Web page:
The Cohen Woodlands Butterfly Pollinator Garden is an Advanced Master Gardener community outreach project in partnership with the Colchester Garden Club and Colchester Public Works headed by Katherine M. Kosiba (CGC President and Advanced Master Gardener).  Club members and Master Gardener interns have assisted with garden preparation, planting, mulching and ongoing maintenance.   A local Girl Scout troop, earning their Gardening badge, contributed by planting zinnia seeds in pots in March, then planting seedlings directly into the garden in June.  The bulk of the funding for plants was provided by three consecutive grants through the generosity of the Connecticut Master Gardener Association, with other donations from the Colchester Garden Club, its members and other sources.  

Part of the project included the development of a brochure with tips and resources to develop a butterfly garden and a list of plants in this garden. The brochure may be downloaded from  During three seasons, there are labels for each plant variety in the garden created by another club member/master gardener.  Plans are underway for a large informational board adjacent to the garden to educate visitors.  

To further promote gardening for butterflies and pollinators, the Colchester Garden Club sponsored two information tables at the local town hall and library from June through August for visitors to pick up educational materials including the American Beauties Native Plant Lists for Butterflies and Bees.  In August, the club provided three garden tours for residents and local groups at the Cohen Woodlands Butterfly Pollinator Garden where visitors were rewarded by seeing Monarchs, other butterflies and caterpillars, and even hummingbirds.  In September a booth was set up at the Colchester's Children's Collaborative Family Fun Day with Monarch-focused children activities and information for parents on butterfly gardening.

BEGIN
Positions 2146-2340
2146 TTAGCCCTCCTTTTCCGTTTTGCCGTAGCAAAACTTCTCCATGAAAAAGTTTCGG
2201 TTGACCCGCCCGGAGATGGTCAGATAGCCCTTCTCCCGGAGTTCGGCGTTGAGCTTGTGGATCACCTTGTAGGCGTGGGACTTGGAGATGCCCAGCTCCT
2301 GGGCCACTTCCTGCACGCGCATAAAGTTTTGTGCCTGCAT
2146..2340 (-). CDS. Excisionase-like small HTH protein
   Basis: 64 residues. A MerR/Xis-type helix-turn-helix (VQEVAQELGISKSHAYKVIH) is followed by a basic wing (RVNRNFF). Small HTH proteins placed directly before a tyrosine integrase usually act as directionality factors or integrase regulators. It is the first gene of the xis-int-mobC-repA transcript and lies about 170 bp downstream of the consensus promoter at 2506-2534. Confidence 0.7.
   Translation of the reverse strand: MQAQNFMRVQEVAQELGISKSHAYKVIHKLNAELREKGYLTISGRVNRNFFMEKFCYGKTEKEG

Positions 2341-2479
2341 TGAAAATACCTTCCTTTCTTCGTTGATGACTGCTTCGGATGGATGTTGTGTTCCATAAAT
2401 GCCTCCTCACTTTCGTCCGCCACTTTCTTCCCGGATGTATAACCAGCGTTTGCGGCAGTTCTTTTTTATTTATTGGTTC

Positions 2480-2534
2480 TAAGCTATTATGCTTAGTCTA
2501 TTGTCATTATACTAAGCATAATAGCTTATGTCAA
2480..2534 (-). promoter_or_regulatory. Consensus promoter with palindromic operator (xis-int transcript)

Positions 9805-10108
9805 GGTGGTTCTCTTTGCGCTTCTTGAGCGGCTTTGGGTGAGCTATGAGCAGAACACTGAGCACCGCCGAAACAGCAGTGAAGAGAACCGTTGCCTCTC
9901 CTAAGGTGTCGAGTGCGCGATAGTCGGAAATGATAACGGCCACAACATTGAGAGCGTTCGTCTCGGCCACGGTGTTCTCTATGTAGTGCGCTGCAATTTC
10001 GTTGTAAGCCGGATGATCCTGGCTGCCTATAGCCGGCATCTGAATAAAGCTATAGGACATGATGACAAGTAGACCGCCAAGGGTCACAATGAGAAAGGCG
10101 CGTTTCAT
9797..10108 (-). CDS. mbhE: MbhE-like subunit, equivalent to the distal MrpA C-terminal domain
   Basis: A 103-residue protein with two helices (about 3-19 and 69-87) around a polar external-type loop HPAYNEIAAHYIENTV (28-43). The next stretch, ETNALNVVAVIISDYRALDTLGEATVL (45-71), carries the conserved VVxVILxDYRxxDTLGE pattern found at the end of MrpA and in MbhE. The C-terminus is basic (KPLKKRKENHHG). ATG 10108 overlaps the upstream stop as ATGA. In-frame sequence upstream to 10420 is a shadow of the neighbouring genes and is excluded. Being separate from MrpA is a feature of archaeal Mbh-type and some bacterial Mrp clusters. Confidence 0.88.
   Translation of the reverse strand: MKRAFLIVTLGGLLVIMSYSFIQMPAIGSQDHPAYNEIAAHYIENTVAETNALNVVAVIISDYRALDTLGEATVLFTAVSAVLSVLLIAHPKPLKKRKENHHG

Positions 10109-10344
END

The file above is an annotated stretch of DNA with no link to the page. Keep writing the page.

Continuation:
The entrance to the Cohen Woodlands garden.

Brownies helping to plant the garden.

A view of the Butterfly-Pollinator Garden.

Visitors touring the garden.

Cohen Woodlands is a wonderful destination for any garden club's outing with its natural open space (206.21 acres), gazebo, picnic tables, Butterfly-Pollinator Garden, Colchester Story Walk for children, two ponds, fields, marshland, marsh viewing area, small streams, and three short hiking trails.  With advance notice, the Colchester Garden Club may be able to conduct a guided tour of the garden for interested clubs.  Also, consider walking the area and identify native plants on the property.  To finish the outing, there are local/area restaurants, garden centers and farms to make the day into something special for all.  If your club or town is interested in gardening for wildlife and becoming certified as a National Wildlife Federation - Community Wildlife Habitat, you may want to consider hosting an informational program with Katherine M. Kosiba, Colchester Garden Club email: [email protected] / 860-267-4471 or Pam Wright, Windham Garden Club, email: [email protected] / (860) 456-2036.  There are many things you can do to Save the Pollinators.

* Katherine Kosiba

President, Colchester Garden Club

In Memory of Lina Wagner

The Federation was sad to learn of the passing of Lina Wagner on October 16th, Federation President from 1977 to 1979 and member of the Simsbury Garden Club.

Lina was a guiding force in the Elizabeth Park Conservancy since 1977 when it was founded to save the historic rose garden.   She was also instrumental in the reconstruction of the Elizabeth Park Perennial Garden. Lina will be missed.
Share your garden
If you have a particularly nice photo of your garden, we'd love to share it. Email a .jpg file of your picture to [email protected] and we will try to include it in an upcoming issue of the CF News